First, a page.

“What we have learnt is that younger audiences who watched it were engaged and interested. Because of this examination of the coming-of-age psyche, that teenage phase, where Miranda’s exposure to new influences — people coming to the island — affects her.”
The refreshingly visual style of the staging has also been a draw, adds Zul. The performance theatre piece also places a strong focus on music, using it throughout and in tandem with the storytelling.
“It is a little bit cinematic,” Soon Heng says. Kien Lee nods, saying that Glass turned what was a tragicomedy to a melodrama, with a dystopian and dark tone, “He likes to play with light and darkness, like a chiaroscuro.” A view of the show’s trailer confirms this, with a play on shadows and light effects to evoke suspense, drama and even the ocean.
“If someone were to ask me to describe David Glass’s Tempest, I would say it is film on stage. You have your dissolves, you have your fast cuts and jump cuts,” Soon Heng continues.
All three echo that the creative process was an immersive, often chaotic experience. “Speaking of film, Glass would even get us to try different angles on stage, as if the audience is viewing it from the point of view of a camera in a film. Watching the sea from the front, or from the top, which meant we had to lie down,” laughs Kien Lee. “His philosophy is that you never say no to an idea, he won’t think about how it would work on stage, but would ask us to just try it.”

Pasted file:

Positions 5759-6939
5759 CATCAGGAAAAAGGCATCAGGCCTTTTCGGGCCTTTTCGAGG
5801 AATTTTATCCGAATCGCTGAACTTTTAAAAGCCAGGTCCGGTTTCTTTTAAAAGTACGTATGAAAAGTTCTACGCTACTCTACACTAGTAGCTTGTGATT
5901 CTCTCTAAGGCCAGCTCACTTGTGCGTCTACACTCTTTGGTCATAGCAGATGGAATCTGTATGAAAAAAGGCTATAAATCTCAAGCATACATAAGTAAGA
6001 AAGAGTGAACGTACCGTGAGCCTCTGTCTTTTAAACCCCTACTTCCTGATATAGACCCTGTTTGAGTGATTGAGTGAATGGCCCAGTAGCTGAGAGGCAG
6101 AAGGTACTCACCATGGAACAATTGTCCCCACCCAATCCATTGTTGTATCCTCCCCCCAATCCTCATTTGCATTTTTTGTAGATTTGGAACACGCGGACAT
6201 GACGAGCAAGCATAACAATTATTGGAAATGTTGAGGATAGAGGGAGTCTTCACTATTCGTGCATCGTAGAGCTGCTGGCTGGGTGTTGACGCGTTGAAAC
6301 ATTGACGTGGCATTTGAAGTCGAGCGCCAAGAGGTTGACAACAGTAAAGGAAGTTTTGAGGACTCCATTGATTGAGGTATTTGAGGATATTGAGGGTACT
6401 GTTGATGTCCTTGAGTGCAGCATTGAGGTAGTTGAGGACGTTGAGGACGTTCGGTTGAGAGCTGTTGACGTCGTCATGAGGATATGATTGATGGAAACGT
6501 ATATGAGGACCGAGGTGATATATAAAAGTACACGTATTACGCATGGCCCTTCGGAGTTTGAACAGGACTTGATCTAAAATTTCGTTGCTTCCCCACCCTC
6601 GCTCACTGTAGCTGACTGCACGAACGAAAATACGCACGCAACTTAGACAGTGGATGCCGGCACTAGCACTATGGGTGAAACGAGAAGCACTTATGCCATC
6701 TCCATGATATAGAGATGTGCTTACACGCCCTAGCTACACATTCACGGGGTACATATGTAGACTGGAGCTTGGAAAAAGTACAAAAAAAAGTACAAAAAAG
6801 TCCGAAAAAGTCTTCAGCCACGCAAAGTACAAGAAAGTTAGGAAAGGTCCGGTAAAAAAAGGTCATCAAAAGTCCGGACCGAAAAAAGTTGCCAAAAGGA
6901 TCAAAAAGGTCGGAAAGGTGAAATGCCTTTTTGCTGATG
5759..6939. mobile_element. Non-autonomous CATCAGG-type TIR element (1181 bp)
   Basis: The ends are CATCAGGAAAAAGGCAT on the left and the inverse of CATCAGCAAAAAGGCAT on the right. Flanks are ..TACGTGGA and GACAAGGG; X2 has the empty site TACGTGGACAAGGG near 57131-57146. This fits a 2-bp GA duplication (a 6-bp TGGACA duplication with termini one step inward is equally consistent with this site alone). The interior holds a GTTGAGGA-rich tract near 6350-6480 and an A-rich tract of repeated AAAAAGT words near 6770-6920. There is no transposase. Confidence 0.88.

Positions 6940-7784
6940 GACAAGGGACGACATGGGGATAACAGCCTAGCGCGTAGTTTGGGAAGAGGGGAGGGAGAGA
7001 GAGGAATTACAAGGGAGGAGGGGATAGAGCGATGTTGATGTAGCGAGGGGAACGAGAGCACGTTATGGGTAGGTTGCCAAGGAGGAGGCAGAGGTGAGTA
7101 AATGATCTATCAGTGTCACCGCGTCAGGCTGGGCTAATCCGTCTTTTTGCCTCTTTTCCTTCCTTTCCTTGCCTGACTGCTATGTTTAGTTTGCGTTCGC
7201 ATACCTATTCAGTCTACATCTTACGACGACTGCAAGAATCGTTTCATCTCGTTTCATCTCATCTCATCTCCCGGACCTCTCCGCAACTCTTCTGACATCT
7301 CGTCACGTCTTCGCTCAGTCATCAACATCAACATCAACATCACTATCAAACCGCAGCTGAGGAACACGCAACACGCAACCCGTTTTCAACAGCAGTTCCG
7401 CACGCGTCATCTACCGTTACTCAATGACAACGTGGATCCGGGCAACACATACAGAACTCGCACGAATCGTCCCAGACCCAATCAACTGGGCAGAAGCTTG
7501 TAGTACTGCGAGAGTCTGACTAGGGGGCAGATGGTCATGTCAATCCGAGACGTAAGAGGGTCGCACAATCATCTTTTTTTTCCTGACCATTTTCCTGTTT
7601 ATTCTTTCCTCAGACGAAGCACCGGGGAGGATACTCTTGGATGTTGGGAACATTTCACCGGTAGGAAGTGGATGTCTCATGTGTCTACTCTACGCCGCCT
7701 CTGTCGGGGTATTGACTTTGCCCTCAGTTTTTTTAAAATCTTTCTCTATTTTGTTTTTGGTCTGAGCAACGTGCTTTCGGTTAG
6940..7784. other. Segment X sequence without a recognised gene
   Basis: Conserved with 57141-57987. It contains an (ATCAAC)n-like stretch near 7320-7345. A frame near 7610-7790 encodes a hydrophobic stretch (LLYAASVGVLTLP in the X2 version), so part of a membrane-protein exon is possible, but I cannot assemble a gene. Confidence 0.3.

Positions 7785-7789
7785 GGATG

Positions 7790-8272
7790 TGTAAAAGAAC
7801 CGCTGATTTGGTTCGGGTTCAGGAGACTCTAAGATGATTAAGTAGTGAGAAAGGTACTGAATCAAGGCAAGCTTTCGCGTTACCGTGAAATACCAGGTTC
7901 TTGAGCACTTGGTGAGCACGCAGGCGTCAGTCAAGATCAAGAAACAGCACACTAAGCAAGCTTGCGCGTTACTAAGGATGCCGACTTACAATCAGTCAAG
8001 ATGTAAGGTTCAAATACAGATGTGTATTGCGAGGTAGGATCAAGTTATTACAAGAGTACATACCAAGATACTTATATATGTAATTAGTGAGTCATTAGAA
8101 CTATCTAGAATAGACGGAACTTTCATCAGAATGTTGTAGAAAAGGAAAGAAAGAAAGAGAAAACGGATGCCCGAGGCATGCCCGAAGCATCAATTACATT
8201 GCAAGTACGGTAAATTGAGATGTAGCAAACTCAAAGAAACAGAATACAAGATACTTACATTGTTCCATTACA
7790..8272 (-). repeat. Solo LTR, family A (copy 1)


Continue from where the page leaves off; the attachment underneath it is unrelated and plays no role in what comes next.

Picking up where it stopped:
But that is how moments of ingenuity emerge, and what makes the director renowned for bringing out fresh perspectives and the best in his actors. Soon Heng explains, “One day, he asked us to get him a lot of large plastic bottles filled with water, to be strung up on top of the stage to create a sound effect. How do you expect us to do that within the hour? So we only managed to get him some plastic bags filled with water. And still, he managed to use them. We watched him transform the flat floor of the studio into this magical world, as he got us to place the water bags around and move among them. Just like that, a scene emerges.
The experience has certainly influenced KLSP’s approach to its projects. “We are using more music now,” says Soon Heng, who adds that the company will be staging another physical theatre piece, Old Lear, alongside Butoh dance exponents as part of the upcoming 12th KL Butoh Fest.
But for now, there is David Glass’s Tempest. “When we last performed it, many missed it as it was sold out. We also lost some of our school crowds because of the school holidays then. Moreover, we usually tour our productions in schools after the initial theatre staging, but obviously, this one is a little harder to take into schools without the right facilities,” says Kien Lee. Better not miss this then.
'David Glass’s Tempest' will show until Nov 10 at the Black Box, Damansara Performing Arts Centre, Empire Damansara, Damansara Perdana. Tickets are priced at RM55. Book here.
This article first appeared on Nov 4, 2019 in The Edge Malaysia.